As for the statistics, Wesley Matthews leads the entire league in both effective field goal percentage[1] (67.8%) and true shooting percentage[2] (69.6%). This is because he is rocking an astonishing 51.0% from three (higher than any player with 100 or more attempts) to go with an almost as astonishing 58.5% conversion rate on 2-point field goals. He also ranks 10th in the NBA for overall field goal percentage (54.6%). Let’s put that in perspective.

1. Andre Drummond (65.2%)
2. LeBron James (59.9%)
3. DeAndre Jordan (59.5%)
4. Tiago Splitter (59.4%)
5. Boris Diaw (57.0%)
6. Dwight Howard (56.7%)
7. Brook Lopez (55.6%)
8. Marcin Gortat (55.4%)
9. Al Horford (55.2%)
10. Wesley Matthews (54.6%)

Notice anything? Wesley Matthews is the only guard on that list. He has seven centers, one power forward, and LeBron James for company. Funny how field goal percentage tends to climb with player height and proximity to the basket. Matthews’ bread and butter is about 20 feet further away from the hoop than most of these players. In the first 18 games of the season (a noteworthy sample size) he has been the most efficient scorer in the NBA.

Now the fun part. We’ve had a good look at how he stacks up against the competition, but how about how he looks in the mirror (besides slimmer)? Matthews is averaging a career high in points per game (16.6) on the fewest number of field goal attempts per game since his rookie season in Utah. A career high 4.4 rebounds per game doesn’t hurt either. He’s better than the player he was six months ago, who was no slouch to begin with.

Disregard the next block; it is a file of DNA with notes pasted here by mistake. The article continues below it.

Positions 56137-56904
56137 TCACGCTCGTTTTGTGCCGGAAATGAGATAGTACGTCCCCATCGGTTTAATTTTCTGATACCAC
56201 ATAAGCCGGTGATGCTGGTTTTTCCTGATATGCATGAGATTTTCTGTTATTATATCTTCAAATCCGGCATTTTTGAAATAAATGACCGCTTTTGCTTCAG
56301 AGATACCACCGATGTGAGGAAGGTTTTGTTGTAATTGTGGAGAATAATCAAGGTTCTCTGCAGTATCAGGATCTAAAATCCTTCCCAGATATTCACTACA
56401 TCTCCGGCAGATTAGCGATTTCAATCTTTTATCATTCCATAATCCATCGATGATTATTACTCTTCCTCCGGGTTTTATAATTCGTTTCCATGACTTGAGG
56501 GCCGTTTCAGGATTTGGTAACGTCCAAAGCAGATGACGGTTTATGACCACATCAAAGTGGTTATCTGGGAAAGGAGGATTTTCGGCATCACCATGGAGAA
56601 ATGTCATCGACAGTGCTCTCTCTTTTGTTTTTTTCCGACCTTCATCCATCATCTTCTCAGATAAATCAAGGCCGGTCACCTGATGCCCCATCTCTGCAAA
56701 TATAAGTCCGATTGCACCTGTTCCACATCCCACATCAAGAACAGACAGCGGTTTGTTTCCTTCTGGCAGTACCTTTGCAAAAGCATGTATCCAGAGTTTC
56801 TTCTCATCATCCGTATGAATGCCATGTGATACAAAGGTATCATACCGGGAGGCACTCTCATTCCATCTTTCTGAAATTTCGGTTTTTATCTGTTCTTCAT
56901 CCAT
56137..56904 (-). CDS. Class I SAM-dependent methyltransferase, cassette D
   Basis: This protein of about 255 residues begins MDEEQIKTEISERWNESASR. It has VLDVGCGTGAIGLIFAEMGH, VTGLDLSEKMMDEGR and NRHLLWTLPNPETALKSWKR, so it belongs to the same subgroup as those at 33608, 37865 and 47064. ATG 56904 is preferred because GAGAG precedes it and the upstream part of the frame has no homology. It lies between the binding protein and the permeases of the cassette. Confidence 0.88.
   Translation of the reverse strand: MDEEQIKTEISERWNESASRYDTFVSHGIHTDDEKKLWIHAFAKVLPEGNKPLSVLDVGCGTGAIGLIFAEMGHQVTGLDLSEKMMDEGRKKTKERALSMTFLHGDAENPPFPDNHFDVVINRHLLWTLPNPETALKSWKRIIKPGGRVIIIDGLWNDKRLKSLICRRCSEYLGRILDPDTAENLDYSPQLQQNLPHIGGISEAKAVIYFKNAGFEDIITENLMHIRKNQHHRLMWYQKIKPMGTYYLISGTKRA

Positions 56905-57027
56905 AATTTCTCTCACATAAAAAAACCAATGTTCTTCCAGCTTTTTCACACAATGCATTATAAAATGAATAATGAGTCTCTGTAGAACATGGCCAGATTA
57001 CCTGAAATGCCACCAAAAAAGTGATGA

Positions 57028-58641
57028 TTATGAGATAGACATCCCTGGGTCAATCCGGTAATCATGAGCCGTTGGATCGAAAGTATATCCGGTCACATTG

That’s why he was left off of the all-star ballot. The player he was six months ago was not all-star worthy and enough season had not passed to prove his newfound success anything more than a fluke at the time the ballot was announced. That being said, I think much of the media sensationalized his resentment about being excluded. Matthews will find motivation where he can, as any gifted player will do, but, as far as I can tell, he’s not out for blood.

There are valid questions regarding sustainability. I don’t think he will shoot at this otherworldly clip for an entire season, but I don’t think he’ll entirely return to Earth either. He will probably settle into an impressive groove somewhere below his current production, yet still above his previous bests. No matter how you slice it, Matthews is an early frontrunner for the 2013-2014 Most Improved Player in the NBA. The most interesting (and welcome) monkey wrench will be the return of CJ McCollum. Will we see the same Wesley Matthews in the same doses another six months from now?


[1]   Effective Field Goal Percentage; the formula is (FG + 0.5 * 3P) / FGA. This statistic adjusts for the fact that a 3-point field goal is worth one more point than a 2-point field goal. For example, suppose Player A goes 4 for 10 with 2 threes, while Player B goes 5 for 10 with 0 threes. Each player would have 10 points from field goals, and thus would have the same effective field goal percentage (50%).

[2]   True Shooting Percentage; the formula is PTS / (2 * TSA). True shooting percentage is a measure of shooting efficiency that takes into account field goals, 3-point field goals, and free throws.